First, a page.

We each play a role in the fulfillment of this goal and for the purpose of that fulfillment we were both meant to meet. Our meeting was greater than our individual interests. In fact, so grand and transcendent was its purpose that neither of us knew its true meaning. It is like a musician who produces a melody so beautiful and moving that even s/he cannot discern its full magnitude.

Who knows, perhaps the purpose served by our encounter was to bring us to this very realization. Perhaps G-d intended to bring two strangers together who would have every reason to pass each other like ships in the night, but who paused long enough to realize that the stage on which our lives are played out is greater than ourselves. We exchanged not a single further word; but the impact of this meeting was deep.

Beneath The Outer Layer

Tearing the veil off our seemingly prosaic life to reveal the depth of purpose that lies beneath is the quintessence of Jewish living. Our raison D’être is to endow daily life with higher purpose. To channel our every encounter into our service of the Divine and to recognize that our shallow perception of life’s purpose masks a depth of infinite meaning.

Removing this veil is the essence of circumcision; a mitzvah that is performed by removing the foreskin and uncovering what lies beneath. Circumcision is not limited to the physical organ; The Torah also instructs us to engage in emotional circumcision by removing the foreskin of our hearts. (1)

The heart’s foreskin is the veil of narcissism that casts a selfish shadow on our lives. It is the false notion that the world revolves around us. My needs and goals are superior to all and must therefore command all available resources. With this attitude it is nearly impossible to serve G-d with a full heart. G-d becomes a mere resource that provides for my needs.

Removing the foreskin around our heart enables us to worship with a full heart. It enables me to discover that life is a grand stage set by the architect of creation. On this stage there are innumerable actors; each playing out a different script. Each has aspirations and each has needs. Each thinks that their needs are the sole reason for the entire stage. Yet when the heart’s foreskin is removed and the truth is revealed each actor discovers that they and their needs are in fact subordinate to the highest cause of all; G-d’s cause.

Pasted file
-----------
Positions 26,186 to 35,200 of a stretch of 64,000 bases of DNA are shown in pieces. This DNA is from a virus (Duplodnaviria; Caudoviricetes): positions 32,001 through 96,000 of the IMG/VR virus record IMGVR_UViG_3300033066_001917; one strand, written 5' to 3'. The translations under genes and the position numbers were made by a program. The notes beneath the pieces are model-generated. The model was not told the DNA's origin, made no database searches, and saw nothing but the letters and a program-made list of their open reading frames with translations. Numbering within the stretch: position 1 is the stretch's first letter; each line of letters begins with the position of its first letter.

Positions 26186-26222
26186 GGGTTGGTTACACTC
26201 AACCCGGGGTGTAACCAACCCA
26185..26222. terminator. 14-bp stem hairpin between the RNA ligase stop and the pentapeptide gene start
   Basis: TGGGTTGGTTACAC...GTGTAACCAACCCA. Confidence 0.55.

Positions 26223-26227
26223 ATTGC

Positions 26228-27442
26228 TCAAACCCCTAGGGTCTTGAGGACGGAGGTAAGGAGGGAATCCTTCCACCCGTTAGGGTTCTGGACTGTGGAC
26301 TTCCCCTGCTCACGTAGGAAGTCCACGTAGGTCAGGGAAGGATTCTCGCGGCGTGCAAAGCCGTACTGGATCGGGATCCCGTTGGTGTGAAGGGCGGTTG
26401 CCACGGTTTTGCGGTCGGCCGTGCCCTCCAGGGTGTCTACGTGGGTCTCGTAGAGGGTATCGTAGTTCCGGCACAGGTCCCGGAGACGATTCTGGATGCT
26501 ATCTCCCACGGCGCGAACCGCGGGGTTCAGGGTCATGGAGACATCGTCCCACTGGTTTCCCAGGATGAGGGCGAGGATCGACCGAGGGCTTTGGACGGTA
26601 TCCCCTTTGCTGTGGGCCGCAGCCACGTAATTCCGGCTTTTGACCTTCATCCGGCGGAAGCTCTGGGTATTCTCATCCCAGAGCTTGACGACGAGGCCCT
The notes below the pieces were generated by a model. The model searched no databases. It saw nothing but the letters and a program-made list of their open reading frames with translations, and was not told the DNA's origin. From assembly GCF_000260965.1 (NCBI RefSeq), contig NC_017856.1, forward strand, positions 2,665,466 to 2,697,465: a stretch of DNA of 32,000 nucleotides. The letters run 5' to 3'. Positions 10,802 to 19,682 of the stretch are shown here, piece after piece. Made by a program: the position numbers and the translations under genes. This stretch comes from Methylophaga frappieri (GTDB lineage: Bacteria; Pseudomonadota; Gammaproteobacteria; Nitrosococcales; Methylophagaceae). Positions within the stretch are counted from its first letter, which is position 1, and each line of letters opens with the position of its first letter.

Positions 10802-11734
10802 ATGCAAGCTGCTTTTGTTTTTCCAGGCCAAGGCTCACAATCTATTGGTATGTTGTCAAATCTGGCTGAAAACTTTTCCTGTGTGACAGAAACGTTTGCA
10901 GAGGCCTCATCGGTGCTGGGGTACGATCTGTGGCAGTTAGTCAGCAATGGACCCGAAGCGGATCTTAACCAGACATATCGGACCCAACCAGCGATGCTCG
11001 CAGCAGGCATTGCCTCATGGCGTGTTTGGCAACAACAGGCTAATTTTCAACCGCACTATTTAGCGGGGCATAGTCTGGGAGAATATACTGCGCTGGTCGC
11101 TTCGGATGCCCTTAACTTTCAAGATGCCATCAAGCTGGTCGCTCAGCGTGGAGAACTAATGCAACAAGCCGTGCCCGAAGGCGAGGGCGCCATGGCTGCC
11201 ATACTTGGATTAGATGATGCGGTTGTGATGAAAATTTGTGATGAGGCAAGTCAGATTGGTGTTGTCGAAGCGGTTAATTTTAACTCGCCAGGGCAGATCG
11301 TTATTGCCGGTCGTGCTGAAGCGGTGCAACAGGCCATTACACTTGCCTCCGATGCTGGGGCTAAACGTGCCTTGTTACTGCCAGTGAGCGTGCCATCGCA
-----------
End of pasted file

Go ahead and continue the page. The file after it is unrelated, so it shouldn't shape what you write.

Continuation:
Circumcision is critical to the spiritual development of a Jew. It reminds us that there is always another layer beneath the easily perceived. It reminds us to peel away the veil and peer at the following underlying truths. We each play a role in G-d’s master plan. Each contribution is vital, each is indispensable, but each is merely a small part of the greater whole.

By serving G-d to the best of our ability, by committing ourselves to His cause and attaching ourselves to Him intellectually and emotionally we transcend our natural limitations.

By serving a cause greater than ourselves we in fact become greater than ourselves. (2)

Footnotes

  1. Though physical circumcision is naturally not
    applicable to Jewish women, the form of emotional circumcision is vital
    to women as well as men. In this second form, men and women play equal
    roles.
  2. This essay is based in part on Derech Mitzvosecha, Mitzvas Milah.